Local Labor Pool
Whether a provider chooses an on-site or outsourced billing model, an effective medical billing process is still contingent on the people involved with executing the medical billing process. Over a side note, choosing office staff for the in-house model is a lot like choosing a third party billing company. Regardless of the model, a provider will want to interview the potential candidates or even an account executive from the 3rd party billing service for experience, motivation, team oriented personalities, highly developed communication skills, responsiveness, reliability, etc.
Providers having an on-site model will need to depend on their hr and management skills to draw in, train and retain qualified candidates through the local labor pool. Providers with practices based in areas lacking qualified candidates or without any want to get caught up with human resource or management responsibilities may have no other choice but to pick an outsourced model.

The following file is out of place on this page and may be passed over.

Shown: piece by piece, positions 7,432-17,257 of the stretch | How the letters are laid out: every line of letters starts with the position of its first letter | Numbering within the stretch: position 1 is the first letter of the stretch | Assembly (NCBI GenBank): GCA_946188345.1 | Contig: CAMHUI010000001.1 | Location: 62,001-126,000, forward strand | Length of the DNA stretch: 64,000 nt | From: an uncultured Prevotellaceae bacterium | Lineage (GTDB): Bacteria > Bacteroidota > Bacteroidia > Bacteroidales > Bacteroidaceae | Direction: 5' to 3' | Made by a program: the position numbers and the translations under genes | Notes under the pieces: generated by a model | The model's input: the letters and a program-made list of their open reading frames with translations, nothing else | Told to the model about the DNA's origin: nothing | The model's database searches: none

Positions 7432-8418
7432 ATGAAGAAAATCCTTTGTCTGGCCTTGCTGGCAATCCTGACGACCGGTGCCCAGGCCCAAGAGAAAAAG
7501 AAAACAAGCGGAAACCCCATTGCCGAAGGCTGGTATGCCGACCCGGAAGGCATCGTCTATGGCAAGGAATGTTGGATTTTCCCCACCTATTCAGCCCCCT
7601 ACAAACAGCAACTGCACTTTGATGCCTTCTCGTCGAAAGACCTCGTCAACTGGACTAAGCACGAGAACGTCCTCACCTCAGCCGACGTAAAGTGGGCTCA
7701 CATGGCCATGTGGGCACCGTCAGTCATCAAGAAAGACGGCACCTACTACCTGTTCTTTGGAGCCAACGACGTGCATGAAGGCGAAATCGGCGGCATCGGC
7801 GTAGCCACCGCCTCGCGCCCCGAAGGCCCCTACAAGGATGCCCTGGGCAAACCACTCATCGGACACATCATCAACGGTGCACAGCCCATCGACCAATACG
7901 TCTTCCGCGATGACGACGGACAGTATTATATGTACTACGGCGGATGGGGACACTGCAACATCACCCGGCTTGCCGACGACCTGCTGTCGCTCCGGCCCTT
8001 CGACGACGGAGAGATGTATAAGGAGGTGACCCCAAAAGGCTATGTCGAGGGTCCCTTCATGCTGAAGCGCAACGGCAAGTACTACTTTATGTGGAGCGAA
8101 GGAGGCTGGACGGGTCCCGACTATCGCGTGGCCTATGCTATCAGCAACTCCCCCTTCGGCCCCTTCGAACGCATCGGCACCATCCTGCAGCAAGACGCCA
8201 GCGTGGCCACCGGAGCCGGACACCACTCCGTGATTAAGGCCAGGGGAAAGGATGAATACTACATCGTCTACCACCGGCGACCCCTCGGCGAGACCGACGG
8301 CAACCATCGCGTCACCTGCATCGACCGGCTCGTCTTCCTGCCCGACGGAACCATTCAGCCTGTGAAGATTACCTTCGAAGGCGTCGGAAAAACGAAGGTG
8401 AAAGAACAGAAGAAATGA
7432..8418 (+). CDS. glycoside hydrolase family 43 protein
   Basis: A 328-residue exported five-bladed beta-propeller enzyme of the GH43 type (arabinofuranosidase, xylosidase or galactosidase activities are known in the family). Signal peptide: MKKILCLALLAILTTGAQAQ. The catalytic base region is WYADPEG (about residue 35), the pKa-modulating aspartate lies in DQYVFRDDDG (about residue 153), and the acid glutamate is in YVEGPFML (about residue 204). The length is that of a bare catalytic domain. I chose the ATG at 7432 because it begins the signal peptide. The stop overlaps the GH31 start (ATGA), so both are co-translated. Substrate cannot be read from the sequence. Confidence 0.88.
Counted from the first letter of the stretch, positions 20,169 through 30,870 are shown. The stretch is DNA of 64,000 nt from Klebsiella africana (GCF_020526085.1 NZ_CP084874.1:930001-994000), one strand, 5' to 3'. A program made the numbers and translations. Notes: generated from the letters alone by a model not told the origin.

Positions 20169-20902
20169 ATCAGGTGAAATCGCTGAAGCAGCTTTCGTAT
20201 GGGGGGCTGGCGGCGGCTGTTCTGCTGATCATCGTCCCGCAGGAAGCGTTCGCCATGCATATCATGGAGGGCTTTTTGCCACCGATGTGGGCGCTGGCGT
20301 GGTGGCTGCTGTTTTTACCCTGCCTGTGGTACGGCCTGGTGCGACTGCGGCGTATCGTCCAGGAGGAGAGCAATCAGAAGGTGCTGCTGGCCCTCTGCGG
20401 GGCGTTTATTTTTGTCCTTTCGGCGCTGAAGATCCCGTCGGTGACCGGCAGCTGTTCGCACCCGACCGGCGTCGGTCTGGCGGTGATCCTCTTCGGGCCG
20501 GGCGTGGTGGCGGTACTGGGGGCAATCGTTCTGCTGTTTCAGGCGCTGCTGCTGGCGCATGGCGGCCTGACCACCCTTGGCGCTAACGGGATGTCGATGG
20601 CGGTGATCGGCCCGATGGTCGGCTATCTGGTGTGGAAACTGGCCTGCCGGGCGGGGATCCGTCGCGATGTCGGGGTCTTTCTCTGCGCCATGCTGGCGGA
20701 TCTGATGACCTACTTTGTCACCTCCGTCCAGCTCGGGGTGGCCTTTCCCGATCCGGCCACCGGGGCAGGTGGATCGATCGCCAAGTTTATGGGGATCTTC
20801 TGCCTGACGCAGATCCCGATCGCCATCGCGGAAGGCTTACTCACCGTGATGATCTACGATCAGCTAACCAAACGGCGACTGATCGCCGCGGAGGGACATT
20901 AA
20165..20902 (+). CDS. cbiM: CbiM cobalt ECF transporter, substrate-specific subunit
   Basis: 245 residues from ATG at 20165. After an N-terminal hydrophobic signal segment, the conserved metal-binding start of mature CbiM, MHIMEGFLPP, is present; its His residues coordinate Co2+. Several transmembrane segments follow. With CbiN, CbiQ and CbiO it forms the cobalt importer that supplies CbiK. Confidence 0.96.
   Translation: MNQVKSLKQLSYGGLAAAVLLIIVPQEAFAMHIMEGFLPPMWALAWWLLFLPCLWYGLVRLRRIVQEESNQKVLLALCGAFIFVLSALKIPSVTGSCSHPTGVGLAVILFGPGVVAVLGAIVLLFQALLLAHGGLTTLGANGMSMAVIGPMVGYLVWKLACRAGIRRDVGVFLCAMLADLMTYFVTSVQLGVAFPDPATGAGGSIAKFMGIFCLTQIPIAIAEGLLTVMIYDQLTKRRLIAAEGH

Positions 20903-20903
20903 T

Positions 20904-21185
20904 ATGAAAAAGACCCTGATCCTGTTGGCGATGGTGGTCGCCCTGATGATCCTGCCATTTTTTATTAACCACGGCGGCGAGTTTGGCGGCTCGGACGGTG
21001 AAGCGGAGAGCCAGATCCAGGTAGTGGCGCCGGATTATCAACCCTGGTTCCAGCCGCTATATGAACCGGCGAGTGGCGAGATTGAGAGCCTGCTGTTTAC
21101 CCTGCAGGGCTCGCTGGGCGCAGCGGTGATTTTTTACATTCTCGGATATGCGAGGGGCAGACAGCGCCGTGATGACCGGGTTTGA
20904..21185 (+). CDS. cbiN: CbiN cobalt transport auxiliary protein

Medical Billing Related Costs
As a business owner, the provider’s primary responsibility is always to maximize revenues. A responsible company owner will scrutinize expenditures, analyze returns on investments and reduce costs. Within an on-site model, expenses related to the billing process range on the web access used to transmit claims to work space occupied from the billing staff.
The most effective way to manage billing costs is made for the provider to consider the sum of those costs as a percentage of the practice’s revenues. The provider’s accounting software should allow for him/her to classify and track billing related costs. When the billing related expenses are identified, dividing the amount of the costs by total revenues will convert the expense to some percentage of revenues.